The Bad

Not everything in Wellman is awesome, and city officials are aware of that. One not-so-great sign: the “brown on brown” arrow pointing to downtown from Highway 22. This sign was the butt of one of the IDRC’s opening jokes: “Jim told the story that he has driven past Wellman his whole life and didn’t know downtown was here.” The nearly invisible arrow is scant help.

Muldrow suggested other ways the city might point to downtown in addition to signage: painting crosswalks, which “visually says this is a place where pedestrians exist,” and putting banners on the downtown side of Highway 22 only, so “you see color and movement, and you feel like you’re passing by something interesting.”

Muldrow had suggestions for most of the storefronts downtown, including Bender’s Bar & Grill. In this case, it is likely the storefront presentation is deterring customers.

“The big thing here is that you’ve got a sign that’s just really old,” he said. “When you have a sign that starts to degrade like that – if you live here and you know that the burgers are killer, you don’t care what the sign looks like, but if you’re a visitor to the community, you’re making a judgement. ‘Bender’s is open, but if they put the same care into their patty that they put into their sign. . .’”

Muldrow also took issue with the board and batten metal on the storefront, which he was sympathetic to given state rules and regulations.

“In Iowa, you’re not allowed to watch people drink a beverage or have a good time,” he joked. “We don’t want you to have the real Natural Light until you get inside.”

IDRC’s suggestions for Bender’s: a new sign that stretches all the way across the storefront, and perhaps an awning to provide shade and break up the storefront.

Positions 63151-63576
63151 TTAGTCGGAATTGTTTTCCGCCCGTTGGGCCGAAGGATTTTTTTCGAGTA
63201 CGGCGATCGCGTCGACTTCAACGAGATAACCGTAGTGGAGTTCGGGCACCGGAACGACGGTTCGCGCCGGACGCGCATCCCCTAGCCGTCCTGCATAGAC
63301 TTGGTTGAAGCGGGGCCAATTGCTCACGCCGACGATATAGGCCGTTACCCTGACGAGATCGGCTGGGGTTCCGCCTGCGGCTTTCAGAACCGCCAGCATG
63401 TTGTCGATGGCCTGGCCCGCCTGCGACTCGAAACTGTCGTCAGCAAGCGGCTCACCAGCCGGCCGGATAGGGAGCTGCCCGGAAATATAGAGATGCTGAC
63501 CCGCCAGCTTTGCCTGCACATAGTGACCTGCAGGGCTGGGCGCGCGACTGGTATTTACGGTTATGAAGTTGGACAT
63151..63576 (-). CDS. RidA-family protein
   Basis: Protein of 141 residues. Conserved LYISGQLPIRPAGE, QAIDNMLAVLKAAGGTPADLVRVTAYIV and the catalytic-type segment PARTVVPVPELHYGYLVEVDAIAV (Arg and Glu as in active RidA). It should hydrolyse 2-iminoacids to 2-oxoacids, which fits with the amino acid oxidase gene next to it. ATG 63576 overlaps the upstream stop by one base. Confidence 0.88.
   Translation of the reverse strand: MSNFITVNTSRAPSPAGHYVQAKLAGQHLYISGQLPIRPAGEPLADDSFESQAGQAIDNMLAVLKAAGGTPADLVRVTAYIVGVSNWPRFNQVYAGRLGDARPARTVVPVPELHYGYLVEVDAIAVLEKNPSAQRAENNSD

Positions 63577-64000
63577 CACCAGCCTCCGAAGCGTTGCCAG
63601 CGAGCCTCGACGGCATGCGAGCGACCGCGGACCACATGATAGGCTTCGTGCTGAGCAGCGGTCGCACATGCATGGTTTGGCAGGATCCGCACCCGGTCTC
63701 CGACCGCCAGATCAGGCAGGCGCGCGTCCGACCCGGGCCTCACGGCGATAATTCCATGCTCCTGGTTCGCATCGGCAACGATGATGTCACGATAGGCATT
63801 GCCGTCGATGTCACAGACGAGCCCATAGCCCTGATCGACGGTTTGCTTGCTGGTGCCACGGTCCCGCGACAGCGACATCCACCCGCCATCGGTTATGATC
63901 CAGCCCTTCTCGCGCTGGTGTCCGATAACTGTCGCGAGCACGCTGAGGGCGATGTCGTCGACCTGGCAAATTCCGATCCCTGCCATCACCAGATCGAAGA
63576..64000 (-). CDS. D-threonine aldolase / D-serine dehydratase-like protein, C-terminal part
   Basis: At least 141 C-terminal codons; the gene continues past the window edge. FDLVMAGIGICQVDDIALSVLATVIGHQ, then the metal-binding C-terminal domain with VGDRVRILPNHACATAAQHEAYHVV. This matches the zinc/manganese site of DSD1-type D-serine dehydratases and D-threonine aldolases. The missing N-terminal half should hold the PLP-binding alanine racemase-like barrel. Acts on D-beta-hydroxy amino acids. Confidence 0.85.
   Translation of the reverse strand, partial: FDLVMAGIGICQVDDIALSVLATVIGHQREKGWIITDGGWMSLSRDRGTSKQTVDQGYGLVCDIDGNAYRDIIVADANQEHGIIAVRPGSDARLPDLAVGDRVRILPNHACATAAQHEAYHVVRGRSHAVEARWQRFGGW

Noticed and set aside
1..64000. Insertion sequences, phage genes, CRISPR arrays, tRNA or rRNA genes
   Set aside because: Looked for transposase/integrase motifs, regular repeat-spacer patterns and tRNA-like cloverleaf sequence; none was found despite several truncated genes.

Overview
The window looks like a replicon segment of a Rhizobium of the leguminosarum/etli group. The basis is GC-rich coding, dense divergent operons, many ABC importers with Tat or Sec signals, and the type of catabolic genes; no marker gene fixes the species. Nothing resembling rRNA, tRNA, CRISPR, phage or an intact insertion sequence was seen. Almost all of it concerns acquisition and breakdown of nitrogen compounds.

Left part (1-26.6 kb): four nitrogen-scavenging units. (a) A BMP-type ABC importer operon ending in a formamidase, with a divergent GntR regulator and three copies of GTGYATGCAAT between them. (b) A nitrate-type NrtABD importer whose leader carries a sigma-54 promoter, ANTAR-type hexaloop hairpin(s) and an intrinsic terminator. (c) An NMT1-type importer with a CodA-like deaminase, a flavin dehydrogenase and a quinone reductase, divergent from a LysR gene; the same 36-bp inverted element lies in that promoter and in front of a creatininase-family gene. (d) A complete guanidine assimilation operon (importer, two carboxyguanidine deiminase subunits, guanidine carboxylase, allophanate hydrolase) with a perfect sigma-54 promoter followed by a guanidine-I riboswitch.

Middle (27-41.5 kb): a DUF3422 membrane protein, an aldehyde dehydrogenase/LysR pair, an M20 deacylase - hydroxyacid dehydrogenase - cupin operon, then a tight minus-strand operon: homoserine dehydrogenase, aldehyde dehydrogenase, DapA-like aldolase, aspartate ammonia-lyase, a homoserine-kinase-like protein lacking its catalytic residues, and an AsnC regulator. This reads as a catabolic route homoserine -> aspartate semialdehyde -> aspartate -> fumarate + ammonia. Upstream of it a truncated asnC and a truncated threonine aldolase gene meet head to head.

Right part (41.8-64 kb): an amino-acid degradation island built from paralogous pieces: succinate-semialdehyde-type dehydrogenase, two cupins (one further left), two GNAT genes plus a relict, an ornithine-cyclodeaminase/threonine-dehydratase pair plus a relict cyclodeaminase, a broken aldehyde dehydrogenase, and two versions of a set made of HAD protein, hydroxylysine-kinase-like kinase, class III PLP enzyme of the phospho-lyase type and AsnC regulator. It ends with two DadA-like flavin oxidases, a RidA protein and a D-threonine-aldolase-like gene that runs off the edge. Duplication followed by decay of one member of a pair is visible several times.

The Quirky

Some of Wellman’s features are just plain quirky. One that drew attention from both attendees and the IDRC professionals was “that weird building with the circle windows.” Mayor Miller explained that the now-vacant storefront used to be a laundry mat and a barbershop; someone suggested it would work well for an optometrist. Another referred to it as “the owl.”

“I really, really like this building,” Muldrow said as people giggled. “I get to travel all over the country. I don’t recall seeing something that style, and it’s really, really interesting.”

“You can imagine how cool it would be to walk by and see an old-school barbershop in there,” he continued. “That’s cool, and it makes total sense.”

What made a lot less sense to Muldrow was the one-way section of street downtown.

“I don’t think I’ve ever seen a downtown with a single-block one-way,” he said. “You drive down 8th, its two-way traffic. The one dense block is one-way traffic, and then it goes back to two-way traffic.”

The effect of that one-way was unfortunate on Muldrow as a visitor, whose GPS directed him down 9th instead of 8th when he was in search of downtown.

“So then I get down, and I take my left-hand turn, and I see the only Do Not Enter sign in all of town,” he said. “So it’s like I’m greeted by a message saying, Here’s our downtown. You overshot it, and you’re not allow to enter.”

Not exactly an invitation to discover what Wellman has to offer.


The forum concluded with a review of how cities should structure sign ordinances and develop incentive programs for downtown business signs.

And what will the City of Wellman do with the feedback they received from the IDRC?

One of their priorities is to determine how to best use the lot recently purchased on 8th Avenue and Highway 22 to direct traffic to downtown businesses, so an upgrade to the brown arrow may be in the works.

“We are looking at doing some downtown renovations with a Street Scape project, so this workshop was great for us,” Litwiller told The News.

How the IDRC’s assessment translates into strategy for a fresh look downtown will likely be the taken up by city staff and council in future weeks.

“You’re always going to get the town you deserve,” Thompson said at the close of the forum. “When you love your town, it shows every time.”

We look forward to seeing the love.

Wellman, Iowa, downtown assessment, Iowa Downtown Resource Center, IDRC, Power of the Sign, forum